Raymond J. Brown on Sailors Keeping Faith on Land & Sea
I have long wondered why some people, particularly men, hide their faith in certain professional situations. While our Lord directed that piety not be paraded about, that is quite different from hiding or ignoring it. I happily recall one time when three of my shipmates did not hide their faith.
It was 0500 on Easter morning, 1984, in the Windward Passage between Haiti and Cuba. I was the Operations Officer and Navigator (third in command) in a medium endurance U.S. Coast Guard Cutter.
To our port we were refueling and watering an 82-foot Coast Guard patrol boat. On our tented forecastle were 57 Haitian migrants we had rescued from an open boat, diseased and in peril two days before. Astern we were towing a disabled freighter. Off the port bow was a seized drug runner up from Colombia. We were now operating the doper, as its crew was handcuffed and under guard in our starboard air castle aft on the main deck. Overhead we were controlling a search aircraft for another Haitian boat in danger.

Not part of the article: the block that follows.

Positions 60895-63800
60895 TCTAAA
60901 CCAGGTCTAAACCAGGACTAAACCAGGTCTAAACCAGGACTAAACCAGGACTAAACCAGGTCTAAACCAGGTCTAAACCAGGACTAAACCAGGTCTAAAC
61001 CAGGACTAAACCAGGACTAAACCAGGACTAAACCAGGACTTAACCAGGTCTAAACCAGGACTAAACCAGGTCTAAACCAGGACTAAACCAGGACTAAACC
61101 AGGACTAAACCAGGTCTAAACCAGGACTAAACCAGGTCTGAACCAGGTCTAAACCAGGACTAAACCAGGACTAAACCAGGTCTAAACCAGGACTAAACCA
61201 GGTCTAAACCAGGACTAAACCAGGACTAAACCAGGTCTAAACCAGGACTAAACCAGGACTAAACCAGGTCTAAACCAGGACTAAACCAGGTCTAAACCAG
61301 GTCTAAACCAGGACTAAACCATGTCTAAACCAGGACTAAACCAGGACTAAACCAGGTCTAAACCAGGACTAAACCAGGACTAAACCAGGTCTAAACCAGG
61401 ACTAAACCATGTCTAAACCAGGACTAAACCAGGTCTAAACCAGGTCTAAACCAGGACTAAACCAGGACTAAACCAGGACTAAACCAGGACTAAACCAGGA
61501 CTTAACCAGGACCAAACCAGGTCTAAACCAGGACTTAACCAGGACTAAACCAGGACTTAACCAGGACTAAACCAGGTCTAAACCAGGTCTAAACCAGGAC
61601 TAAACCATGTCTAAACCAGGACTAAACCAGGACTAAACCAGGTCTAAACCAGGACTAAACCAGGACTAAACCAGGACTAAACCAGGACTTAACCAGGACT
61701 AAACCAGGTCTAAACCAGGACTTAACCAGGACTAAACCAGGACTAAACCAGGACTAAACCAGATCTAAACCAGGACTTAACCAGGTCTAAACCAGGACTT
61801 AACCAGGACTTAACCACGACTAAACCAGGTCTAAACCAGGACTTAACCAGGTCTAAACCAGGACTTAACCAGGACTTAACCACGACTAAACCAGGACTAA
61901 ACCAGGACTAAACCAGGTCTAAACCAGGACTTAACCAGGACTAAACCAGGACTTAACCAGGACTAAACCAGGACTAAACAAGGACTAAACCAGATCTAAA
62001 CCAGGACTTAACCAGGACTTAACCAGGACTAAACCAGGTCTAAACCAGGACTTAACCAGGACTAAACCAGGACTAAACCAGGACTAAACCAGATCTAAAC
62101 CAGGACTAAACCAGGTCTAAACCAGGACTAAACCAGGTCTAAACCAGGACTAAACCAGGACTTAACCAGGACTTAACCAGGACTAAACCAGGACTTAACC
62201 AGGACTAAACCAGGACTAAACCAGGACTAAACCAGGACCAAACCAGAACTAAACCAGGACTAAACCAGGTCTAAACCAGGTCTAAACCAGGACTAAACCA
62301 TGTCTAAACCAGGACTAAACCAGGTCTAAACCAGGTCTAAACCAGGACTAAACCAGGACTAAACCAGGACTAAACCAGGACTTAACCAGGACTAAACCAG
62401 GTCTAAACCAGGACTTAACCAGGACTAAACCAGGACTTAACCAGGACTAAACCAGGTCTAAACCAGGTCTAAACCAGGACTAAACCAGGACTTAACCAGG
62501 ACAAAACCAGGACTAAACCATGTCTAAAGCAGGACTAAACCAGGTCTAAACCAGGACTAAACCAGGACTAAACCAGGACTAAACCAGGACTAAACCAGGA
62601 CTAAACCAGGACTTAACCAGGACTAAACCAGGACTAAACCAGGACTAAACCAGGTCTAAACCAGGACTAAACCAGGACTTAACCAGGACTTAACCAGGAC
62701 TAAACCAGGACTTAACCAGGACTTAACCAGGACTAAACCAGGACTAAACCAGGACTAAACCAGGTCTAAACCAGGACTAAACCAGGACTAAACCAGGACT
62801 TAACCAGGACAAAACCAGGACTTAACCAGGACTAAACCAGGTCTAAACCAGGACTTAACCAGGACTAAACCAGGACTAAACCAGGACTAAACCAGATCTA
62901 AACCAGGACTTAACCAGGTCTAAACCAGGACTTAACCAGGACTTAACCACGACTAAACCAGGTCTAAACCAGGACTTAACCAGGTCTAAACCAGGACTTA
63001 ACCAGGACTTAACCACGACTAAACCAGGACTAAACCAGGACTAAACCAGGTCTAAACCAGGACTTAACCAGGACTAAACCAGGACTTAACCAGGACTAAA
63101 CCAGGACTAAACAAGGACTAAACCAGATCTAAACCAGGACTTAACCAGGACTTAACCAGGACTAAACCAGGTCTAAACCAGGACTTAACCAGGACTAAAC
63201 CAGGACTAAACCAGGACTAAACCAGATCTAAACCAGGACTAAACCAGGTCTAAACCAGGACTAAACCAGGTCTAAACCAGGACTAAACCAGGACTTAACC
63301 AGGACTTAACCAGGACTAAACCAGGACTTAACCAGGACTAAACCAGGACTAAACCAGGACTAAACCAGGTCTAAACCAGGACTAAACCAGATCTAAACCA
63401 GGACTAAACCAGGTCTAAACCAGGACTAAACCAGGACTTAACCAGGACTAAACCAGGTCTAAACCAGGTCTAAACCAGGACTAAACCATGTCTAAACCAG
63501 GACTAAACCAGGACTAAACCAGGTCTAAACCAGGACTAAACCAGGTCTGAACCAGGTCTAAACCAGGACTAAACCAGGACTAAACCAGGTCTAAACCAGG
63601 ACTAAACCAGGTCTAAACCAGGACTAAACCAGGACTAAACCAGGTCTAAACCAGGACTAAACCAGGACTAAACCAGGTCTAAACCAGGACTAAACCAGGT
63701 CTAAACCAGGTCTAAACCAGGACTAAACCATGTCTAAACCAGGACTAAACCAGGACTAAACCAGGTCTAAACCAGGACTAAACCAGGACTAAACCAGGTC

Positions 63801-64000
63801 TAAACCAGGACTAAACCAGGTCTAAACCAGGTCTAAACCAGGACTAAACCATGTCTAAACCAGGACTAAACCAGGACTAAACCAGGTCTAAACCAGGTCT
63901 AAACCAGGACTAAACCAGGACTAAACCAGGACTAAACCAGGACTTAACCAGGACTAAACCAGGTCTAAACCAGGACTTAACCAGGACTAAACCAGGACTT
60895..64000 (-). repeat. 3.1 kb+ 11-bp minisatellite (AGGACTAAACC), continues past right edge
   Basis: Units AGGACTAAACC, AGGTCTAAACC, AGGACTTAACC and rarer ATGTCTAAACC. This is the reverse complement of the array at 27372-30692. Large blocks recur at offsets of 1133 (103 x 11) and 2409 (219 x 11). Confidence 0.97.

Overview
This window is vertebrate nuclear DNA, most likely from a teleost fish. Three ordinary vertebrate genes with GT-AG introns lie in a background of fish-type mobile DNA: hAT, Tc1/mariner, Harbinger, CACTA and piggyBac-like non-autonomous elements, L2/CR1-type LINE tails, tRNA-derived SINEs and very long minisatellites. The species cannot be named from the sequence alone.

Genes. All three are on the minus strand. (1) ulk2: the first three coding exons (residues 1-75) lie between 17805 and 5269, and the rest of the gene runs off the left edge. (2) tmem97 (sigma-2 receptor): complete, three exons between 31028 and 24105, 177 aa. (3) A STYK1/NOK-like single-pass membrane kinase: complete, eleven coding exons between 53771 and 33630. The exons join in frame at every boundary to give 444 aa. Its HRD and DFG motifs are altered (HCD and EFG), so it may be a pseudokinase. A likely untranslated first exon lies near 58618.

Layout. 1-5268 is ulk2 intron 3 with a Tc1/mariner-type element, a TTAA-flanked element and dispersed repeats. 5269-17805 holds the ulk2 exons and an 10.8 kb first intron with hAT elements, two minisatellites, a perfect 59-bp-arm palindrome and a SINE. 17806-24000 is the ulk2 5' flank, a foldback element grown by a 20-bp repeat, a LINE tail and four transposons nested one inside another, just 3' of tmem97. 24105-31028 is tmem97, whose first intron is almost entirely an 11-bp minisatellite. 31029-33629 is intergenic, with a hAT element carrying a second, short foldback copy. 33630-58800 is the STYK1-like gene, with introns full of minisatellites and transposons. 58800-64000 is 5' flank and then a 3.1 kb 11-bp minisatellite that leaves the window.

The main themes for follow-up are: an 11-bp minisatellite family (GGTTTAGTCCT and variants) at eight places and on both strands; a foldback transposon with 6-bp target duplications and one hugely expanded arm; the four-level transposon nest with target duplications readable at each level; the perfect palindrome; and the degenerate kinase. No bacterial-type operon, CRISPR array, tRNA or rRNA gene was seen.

It had been a busy night and an incredible past few days—and our missions showed little sign of slowing down or being resolved soon. I recalled my mantra that there had to be an easier way to make a living.
The sun was shining brilliantly across the Caribbean chokepoint we were patrolling. I was on the port bridge wing, supervising navigation, ensuring the relief of people in various watch, custody crew, and guard duties, and mentally composing my next Situation Report to the operational commander in Miami. There was much to do to feed our “guests” and ensure that their calls of nature were attended to.